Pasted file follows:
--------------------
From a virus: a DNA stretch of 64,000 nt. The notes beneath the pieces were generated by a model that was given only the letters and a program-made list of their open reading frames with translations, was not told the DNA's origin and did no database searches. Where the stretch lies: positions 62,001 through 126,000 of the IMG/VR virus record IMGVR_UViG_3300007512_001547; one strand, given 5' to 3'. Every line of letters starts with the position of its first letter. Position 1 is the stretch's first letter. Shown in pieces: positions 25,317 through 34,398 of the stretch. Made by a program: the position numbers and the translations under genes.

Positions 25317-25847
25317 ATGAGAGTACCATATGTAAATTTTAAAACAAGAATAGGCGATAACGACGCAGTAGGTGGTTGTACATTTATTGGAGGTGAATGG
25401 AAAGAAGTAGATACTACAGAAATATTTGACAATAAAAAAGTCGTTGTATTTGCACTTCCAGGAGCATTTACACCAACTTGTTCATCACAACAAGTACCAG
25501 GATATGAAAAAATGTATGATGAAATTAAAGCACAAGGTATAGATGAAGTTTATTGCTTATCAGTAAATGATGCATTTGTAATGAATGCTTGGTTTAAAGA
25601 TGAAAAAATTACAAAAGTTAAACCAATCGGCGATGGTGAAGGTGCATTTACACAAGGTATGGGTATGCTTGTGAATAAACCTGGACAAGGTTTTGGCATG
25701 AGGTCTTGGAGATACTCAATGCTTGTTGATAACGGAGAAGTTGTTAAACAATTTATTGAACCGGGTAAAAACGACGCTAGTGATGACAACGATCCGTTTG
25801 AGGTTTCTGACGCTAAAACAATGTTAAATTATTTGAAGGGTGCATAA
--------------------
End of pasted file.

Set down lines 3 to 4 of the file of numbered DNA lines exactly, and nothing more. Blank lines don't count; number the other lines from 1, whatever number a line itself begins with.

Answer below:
25317 ATGAGAGTACCATATGTAAATTTTAAAACAAGAATAGGCGATAACGACGCAGTAGGTGGTTGTACATTTATTGGAGGTGAATGG
25401 AAAGAAGTAGATACTACAGAAATATTTGACAATAAAAAAGTCGTTGTATTTGCACTTCCAGGAGCATTTACACCAACTTGTTCATCACAACAAGTACCAG